Given Rothko’s suicide, I found myself thinking about low tide, not in the nautical sense but as the emotional state a person is experiencing when considering ending existence.
I don’t know much about the life of contemporary artist Mark Rothko, other than that he chose to end it himself—an act as devoid of nuance and subtlety as any a person can take. Rothko’s art, however, is all about subtlety and nuance, barely perceptible shifts of color, elaborate layers of similar hues that create floating structures on a flat canvas, finding the place where opposites become similar and contrasts slide effortlessly into comparisons.
Looking at the sky over the water on this morning’s walk, I saw my favorite Rothko paintings forming with the rising sun. Gray morphs into blue, and the dark sand starts to glisten. Gradations of yellow shift ever so slightly before glowing orange. Something you can’t touch has texture. Something so seemingly simple evokes the deepest, most complex feelings in your soul. Perhaps Rothko drowned in the flood of emotion his works brought forth, or maybe he was a dispassionate renderer of what he saw, and his final masterpiece was the ultimate act of detachment.The wonder of his works for me is their softness and malleability; I see different things when I look at the same painting, depending on where I am and what I’m feeling. This reflective experience is less likely to occur with representational art, though I would argue that even in the depth of its abstraction, Rothko’s art is representational, drawing its subjects from the minds of his viewers.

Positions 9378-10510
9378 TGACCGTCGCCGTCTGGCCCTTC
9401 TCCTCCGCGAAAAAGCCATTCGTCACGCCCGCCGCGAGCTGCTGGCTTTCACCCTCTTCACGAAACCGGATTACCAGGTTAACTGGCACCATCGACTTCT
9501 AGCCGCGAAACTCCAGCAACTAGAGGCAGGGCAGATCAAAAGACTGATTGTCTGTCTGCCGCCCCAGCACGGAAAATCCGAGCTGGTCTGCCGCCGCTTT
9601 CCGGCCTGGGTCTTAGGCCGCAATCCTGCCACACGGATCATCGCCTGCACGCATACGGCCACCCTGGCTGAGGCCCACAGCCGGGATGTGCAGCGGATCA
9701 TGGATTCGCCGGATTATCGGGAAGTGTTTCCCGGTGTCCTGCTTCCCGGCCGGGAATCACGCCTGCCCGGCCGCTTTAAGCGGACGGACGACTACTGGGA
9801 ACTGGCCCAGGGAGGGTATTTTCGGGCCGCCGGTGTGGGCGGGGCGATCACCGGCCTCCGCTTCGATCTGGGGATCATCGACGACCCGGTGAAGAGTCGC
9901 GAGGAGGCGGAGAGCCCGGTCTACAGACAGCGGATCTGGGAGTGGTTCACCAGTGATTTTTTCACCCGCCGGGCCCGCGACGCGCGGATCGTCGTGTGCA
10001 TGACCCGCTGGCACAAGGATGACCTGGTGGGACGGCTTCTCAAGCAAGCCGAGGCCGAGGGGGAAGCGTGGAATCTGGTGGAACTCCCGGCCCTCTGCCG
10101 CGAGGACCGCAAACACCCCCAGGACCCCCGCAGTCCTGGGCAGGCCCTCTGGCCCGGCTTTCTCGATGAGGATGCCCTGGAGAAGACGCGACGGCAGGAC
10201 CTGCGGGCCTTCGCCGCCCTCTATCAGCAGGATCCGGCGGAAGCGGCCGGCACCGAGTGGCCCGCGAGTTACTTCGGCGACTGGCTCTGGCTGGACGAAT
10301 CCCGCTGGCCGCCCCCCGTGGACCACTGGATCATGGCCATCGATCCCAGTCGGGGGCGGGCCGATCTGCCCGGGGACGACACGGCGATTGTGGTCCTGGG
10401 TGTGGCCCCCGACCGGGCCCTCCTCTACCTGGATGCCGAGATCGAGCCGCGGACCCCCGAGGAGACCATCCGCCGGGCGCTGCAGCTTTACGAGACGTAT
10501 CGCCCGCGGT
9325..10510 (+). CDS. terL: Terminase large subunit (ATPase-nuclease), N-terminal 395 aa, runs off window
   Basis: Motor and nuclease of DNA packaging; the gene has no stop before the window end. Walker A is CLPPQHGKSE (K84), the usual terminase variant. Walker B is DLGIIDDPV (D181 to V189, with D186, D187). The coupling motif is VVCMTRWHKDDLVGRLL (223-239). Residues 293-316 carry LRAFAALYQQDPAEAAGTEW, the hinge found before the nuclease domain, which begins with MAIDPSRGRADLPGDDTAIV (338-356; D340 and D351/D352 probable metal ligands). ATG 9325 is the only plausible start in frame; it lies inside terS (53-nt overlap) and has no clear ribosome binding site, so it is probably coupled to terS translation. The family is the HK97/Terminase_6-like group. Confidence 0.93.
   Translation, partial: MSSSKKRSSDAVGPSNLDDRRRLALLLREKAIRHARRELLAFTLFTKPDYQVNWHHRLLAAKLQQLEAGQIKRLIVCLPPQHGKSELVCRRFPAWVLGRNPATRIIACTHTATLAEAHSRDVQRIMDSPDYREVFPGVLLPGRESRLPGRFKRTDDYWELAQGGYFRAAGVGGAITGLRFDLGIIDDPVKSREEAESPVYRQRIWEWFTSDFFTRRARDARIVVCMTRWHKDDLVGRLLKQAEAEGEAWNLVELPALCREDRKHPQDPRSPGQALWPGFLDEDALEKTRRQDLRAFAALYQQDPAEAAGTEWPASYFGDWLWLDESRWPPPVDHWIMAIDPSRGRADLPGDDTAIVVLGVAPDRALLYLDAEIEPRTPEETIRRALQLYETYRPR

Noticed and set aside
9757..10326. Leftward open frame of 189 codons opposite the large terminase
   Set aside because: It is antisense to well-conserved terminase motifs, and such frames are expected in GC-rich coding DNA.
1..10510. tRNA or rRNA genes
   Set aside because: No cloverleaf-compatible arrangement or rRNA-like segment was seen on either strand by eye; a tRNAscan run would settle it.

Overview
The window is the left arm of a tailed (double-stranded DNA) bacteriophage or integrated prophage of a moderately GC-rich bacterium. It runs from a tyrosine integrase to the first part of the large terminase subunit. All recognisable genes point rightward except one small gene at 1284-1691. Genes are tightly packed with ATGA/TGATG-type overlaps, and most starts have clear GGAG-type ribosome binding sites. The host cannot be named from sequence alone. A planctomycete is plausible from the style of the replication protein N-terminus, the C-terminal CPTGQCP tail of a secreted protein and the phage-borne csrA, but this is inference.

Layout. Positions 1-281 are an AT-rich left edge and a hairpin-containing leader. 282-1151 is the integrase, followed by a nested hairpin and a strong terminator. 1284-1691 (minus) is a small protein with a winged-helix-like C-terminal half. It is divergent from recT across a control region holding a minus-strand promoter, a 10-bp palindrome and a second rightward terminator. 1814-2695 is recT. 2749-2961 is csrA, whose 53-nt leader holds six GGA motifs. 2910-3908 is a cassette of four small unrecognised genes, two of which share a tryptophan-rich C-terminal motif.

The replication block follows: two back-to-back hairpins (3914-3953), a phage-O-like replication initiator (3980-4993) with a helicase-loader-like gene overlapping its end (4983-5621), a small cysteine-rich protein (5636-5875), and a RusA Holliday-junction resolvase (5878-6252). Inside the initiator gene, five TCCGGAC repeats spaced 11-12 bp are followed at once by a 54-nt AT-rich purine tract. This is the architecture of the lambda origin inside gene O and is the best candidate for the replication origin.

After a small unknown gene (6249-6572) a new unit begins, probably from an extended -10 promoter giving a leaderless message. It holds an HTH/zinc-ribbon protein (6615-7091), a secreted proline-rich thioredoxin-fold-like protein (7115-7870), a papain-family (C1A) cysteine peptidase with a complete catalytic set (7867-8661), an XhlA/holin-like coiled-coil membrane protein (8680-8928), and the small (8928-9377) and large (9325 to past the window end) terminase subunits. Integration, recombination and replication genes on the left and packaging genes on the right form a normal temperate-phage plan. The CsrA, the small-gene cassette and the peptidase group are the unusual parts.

Given Rothko’s suicide, I found myself thinking about low tide, not in the nautical sense but as the emotional state a person is experiencing when considering ending existence. Low tide is the point at which the self is bared, the unseen sadness, hidden by high water or the rush of waves, becomes evident, and its presence must be accepted. The shells, rocks, sea creatures, and detritus that float effortlessly in the water when the tide is higher are strewn, dumped, abandoned on the naked sand. Low tide can be ugly, scary, terrifying, if you don’t like what you see. But denying the existence of these things doesn’t make them go away. Accepting them neutralizes their power to upset you, to send you over the edge.
Low tide is full of revelations and presents a priceless opportunity to explore, to pick up a striated rock or broken shell, to touch a dead crab, to finger a piece of slimy seaweed. High tide will return soon enough and hide all these treasures.You may not appreciate Rothko’s work the way I do. But evocative images surely exist for you, whether in museums or your memory. And you understand these images in a way that perhaps you cannot express. I have tried to write about that understanding here, but words are often inadequate when trying to capture feelings. A simple sigh may be the best way to say what I want to say.
In Canada and the U.S., the National Suicide Prevention Lifeline is 1-800-273-TALK (8255).
Read more on Suicide.
Abstract acrylic painted background courtesy of Shutterstock